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tions, shall be carried on with the same sincerity as any other affair of less consideration. As this is the greatest concern, men shall be from henceforth liable to the greatest reproach for misbehaviour in it. Falsehood in love shall hereafter bear a blacker aspect than infidelity in friendship, or villany in business. For this great and good end, all breaches against that noble passion, the cement of society, shall be severely examined. But this, and all other matters loosely hinted at now, and in my
papers, shall have their proper place in my following dis
The present writing is only to admonish the world, that they shall not find me an idle but a busy Spectator.
No 5. TUESDAY, MARCH 6, 1710-11.
Spectatum admissi risum teneatis ?
HOR, Ars Poet. ver. 5.
Admitted to the sight, would you not laugh?
An opera may be allowed to be extravagantly lavish in its decorations, as its only design is to gratify the senses, and keep up an indolent attention in the audience. Common sense however requires, that there should be nothing in the scenes and machines, which may appear
childish and absurd. How would the wits of King Charles's time have laughed, to have seen Nicolini exposed to a tempest in robes of ermine, and sailing in an open boat upon a sea of pasteboard? What a field of raillery would they have been led into, had they been entertained with
painted dragons spitting wildfire, enchanted chariots drawn by Fanders mares, and real cascades in artificial landscapes ? A little skill in criticism would inform us, that shadows and realities ought not to be mixed together in the same piece; and that the scenes which are designed as the representations of nature should be filled with resemblances, and not with the things theniselves. If one would represent a wide champaign country filled with herds and flocks it would be ridiculous to draw the country only upon the scenes, and to crowd several parts of the stage with sheep and oxen.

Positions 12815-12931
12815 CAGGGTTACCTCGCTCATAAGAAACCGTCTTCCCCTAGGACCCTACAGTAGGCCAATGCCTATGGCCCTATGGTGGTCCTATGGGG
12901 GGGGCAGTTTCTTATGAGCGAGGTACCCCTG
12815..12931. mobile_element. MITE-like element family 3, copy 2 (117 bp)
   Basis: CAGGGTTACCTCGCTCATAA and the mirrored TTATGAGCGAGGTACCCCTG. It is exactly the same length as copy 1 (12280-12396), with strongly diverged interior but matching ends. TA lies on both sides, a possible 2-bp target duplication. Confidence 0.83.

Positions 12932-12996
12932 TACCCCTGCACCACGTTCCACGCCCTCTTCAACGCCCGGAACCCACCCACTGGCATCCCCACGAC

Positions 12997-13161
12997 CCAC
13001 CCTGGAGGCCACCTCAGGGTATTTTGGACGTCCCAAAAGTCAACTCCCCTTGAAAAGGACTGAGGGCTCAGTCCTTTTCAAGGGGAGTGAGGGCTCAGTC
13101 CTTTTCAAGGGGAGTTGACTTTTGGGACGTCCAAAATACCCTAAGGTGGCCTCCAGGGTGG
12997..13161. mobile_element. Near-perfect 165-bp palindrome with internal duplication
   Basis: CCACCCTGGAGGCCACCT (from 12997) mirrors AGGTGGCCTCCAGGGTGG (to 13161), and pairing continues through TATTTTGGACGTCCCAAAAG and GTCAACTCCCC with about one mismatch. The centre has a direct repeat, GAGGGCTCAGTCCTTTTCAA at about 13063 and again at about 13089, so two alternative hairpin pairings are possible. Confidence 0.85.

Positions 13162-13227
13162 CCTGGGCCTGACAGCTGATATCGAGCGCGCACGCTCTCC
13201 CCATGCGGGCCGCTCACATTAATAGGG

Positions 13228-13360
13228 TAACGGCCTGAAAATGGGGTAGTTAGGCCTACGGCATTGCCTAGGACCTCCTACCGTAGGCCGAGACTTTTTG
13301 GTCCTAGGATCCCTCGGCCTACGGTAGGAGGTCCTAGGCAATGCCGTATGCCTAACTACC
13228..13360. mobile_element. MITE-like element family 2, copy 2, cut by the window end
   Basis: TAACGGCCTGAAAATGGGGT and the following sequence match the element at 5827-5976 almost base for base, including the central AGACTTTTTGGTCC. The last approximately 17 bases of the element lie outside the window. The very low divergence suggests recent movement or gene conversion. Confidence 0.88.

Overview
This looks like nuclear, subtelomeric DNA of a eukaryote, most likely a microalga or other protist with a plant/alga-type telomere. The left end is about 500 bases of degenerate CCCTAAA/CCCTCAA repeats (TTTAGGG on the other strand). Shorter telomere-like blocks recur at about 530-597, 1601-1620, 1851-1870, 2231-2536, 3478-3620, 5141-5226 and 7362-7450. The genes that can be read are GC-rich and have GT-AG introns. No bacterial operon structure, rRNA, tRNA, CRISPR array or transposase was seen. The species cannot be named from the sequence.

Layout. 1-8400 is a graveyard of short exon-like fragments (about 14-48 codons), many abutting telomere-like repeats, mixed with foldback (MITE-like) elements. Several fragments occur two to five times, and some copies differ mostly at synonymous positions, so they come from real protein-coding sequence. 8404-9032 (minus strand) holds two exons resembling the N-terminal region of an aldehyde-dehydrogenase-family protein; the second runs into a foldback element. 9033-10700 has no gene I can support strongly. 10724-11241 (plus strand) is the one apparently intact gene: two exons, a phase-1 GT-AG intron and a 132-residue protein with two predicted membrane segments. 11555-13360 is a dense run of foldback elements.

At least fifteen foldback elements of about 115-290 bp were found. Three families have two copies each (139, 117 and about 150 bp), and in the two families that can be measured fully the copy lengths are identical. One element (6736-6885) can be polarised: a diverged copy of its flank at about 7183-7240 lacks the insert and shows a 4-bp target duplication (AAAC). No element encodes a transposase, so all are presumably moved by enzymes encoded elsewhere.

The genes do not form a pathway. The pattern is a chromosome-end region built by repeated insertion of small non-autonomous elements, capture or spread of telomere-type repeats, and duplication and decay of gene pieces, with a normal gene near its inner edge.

This is joining together inconsistencies, and making the decoration partly real, and partly imaginary. I would recommend what I have here said, to the directors, as well as to the admirers of our modern
opera. As I was walking in the streets about a fortnight ago, I saw an ordinary fellow carrying a cage full of little birds upon his shoulder; and, as I was wondering with myself what use he would put them to, he was met very luckily by an acquaintance, who had the same curiosity. Upon his asking what he had
upon his shoulder, he told him that he had been buying sparrows for the opera. "Sparrows for the opera,' says his friend, licking his lips, * what, are they to be roasted?'-No, no,' says the other, they are to enter towards the end of the first act, and to fly about the stage.
This strange dialogue awakened my curiosity so far, that I immediately bought the opera, by which means I perceived the sparrows were to act the part of singing birds in a delightful grove; though upon a nearer inquiry I found the sparrows put the same trick upon the audience, that Sir Martin Mar-all*
A comedy by J. Dryden, borrowed from Quinault's Amart Indiscret, and the Etourdi of Moliere.
practised upon his mistress : for though they flew in sight, the music proceeded from a concert of flagelets and bird-calls, which were planted behind the
At the same time I made this discovery, I found by the discourse of the actors, that there were great designs on foot for the improvement of the opera; that it had been proposed to break down a part of the wall, and to surprise the audience with a party of an hundred horse, and that there was actually a project of bringing the New-river into the house, to be employed in jetteaus and water-works. This project, as I have since heard, is postponed till the summer season ; when it is thought the coolness that proceeds from fountains and cascades will be more acceptable and refreshing to people of quality. In the mean time, to find out a more agreeable entertainment for the winter-season, the opera of Rinaldo is filled with thunder and lightning, illuminations and fire-works; which the audience may look upon without catching cold, and indeed without much danger of being burnt; for there are several engines filled with water, and ready to play at a minute's warning, in case any such accident should happen. However, as I have a very great friendship for the owner of this theatre, I hope that he has been wise enough to insure his house before he would let this opera be acted in it.